• Arranging the main four rotors such that each rotor rotates the same way as the rotor in the diagonally opposite corner, and opposite the other two. By reducing the power of fans rotating in one direction and increasing the power of the other, you can induce yaw as the craft will yaw opposite the direction of the faster rotors due to the torque imbalance, without causing the aircraft to also pitch or roll as the total forces in those planes stays constant. The advantage is reducing the need for additional rotors; the four main rotors can provide motion in all three planes. The disadvantage will be slower yaw rates and increased maximum thrust requirements of each rotor basically allowing any two rotors to maintain required lift (a good requirement to have, not a great one to rely on everyday).

  • Putting the main rotors in tilt mounts and tilting them in rotationally-symmetric ways to induce yaw. It's an intuitive way to induce yaw, and the same tilt-rotor system would also reduce the amount of pitch required of the full aircraft to produce forward motion; just tilt the rotors and keep the fuselage level. Disadvantages include increased mechanical complexity, and the gyroscopic precession induced by trying to tilt a rotating mass which can cause the craft to tumble off its lift vector.

Other potential problems with the quad-rotor design include ensuring reliable power distribution (including maintaining some control if a rotor or an engine gives up completely), the lower inertia of the smaller rotors reducing the effectiveness of autorotation in an emergency, the need by many potential customers to fold the design up more compactly than its flight configuration, and the inherent fragility of the design with ducted fans on pivots in the corners of the aircraft, making it more vulnerable to fatal damage in "combat environments" (translated; everyone not on your side shooting whatever they have at you). Because the U.S. military has been a major customer of rotary-wing aircraft and a primary source of R&D funding, the survivability of the design against things like small-arms fire that a helicopter can typically take a few hits from is a definite point of consideration.

The last problem plaguing the quadrotor is more fundamental, and it is the lack of an answer to this simple question: what can a "full-size" quadrotor aircraft do that cannot already be done as effectively and cheaper with a traditional helicopter? The primary reason quadrotors make good UAVs is that it's easier for a computerized fly-by-wire system to keep them stable, but that is their only advantage to date compared to a single-rotor helicopter, so until the aircar becomes a serious legal and engineering possibility and people want a rotorcraft that is as easy to fly as a car is to drive (or at least easier than a helicopter where you pretty much cannot let go of the cyclic, ever), the quadrotor will likely remain small-scale.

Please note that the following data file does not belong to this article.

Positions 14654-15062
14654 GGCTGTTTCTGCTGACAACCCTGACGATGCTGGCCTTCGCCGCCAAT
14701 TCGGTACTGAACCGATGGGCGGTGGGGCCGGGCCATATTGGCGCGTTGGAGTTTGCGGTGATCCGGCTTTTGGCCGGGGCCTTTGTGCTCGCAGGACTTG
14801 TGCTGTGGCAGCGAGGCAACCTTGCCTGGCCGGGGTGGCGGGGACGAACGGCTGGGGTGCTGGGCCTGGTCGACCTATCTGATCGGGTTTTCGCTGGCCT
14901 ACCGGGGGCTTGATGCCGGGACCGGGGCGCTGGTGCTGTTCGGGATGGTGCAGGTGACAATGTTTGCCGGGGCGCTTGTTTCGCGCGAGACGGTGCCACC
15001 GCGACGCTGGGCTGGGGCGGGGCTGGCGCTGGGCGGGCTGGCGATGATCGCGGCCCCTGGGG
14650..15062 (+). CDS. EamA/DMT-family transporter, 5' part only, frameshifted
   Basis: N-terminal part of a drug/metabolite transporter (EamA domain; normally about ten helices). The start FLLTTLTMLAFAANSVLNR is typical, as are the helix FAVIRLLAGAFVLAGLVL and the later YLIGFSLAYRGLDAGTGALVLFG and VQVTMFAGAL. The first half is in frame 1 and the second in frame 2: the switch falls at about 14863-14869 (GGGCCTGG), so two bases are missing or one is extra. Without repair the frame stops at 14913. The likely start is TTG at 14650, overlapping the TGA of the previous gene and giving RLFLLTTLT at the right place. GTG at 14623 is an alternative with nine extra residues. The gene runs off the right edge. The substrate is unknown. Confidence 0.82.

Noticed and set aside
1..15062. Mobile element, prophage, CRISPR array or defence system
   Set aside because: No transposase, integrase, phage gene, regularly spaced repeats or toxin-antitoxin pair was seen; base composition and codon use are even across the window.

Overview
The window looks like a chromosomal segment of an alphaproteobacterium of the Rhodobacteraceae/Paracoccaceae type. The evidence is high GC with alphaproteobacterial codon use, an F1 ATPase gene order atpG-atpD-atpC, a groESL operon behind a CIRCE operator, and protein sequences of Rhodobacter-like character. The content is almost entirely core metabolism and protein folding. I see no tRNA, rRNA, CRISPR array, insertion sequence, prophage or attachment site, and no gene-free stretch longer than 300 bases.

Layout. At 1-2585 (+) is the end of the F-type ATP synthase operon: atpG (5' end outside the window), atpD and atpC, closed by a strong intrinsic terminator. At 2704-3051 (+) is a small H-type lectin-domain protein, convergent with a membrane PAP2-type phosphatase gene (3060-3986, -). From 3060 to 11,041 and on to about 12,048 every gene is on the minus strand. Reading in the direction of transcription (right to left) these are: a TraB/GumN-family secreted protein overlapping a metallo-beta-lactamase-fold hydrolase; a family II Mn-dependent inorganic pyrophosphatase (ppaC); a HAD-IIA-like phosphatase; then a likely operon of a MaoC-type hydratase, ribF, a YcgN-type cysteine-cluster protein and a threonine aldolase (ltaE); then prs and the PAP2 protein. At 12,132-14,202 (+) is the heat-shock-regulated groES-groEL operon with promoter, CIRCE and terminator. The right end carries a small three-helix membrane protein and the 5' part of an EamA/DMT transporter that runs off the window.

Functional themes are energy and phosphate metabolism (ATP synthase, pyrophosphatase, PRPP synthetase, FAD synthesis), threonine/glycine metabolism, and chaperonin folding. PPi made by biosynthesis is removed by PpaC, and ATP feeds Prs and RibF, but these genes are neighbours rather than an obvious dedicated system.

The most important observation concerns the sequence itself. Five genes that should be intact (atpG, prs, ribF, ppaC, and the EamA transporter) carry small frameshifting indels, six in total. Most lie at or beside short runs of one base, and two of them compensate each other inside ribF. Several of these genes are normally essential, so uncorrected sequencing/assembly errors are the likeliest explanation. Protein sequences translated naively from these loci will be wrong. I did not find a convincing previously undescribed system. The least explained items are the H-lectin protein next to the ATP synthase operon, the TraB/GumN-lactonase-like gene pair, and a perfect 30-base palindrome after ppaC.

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  • $\begingroup$ Fantastic answer. Thank you. Just a little comment: Isn't bullet point 3) exactly how rotors are arranged in a quadcopter, by design? $\endgroup$ – Izhido Jul 1 '15 at 23:49
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    $\begingroup$ Maybe not by design (meaning it's an absolutely essential design decision); the copter would fly stably with the rotors on each side rotating the same and opposite the other side (a dual twinrotor setup), but you would need an alternate method of yawing. That opposing-corner arrangement is a problem in itself for scale-up, because the amount of yaw produced even by all four rotors is much less than what you get with the single rotor of a chopper (for a number of reasons, primarily that the center of lift, center of mass and axis of rotation are all very close in a chopper) $\endgroup$ – KeithS Jul 2 '15 at 15:35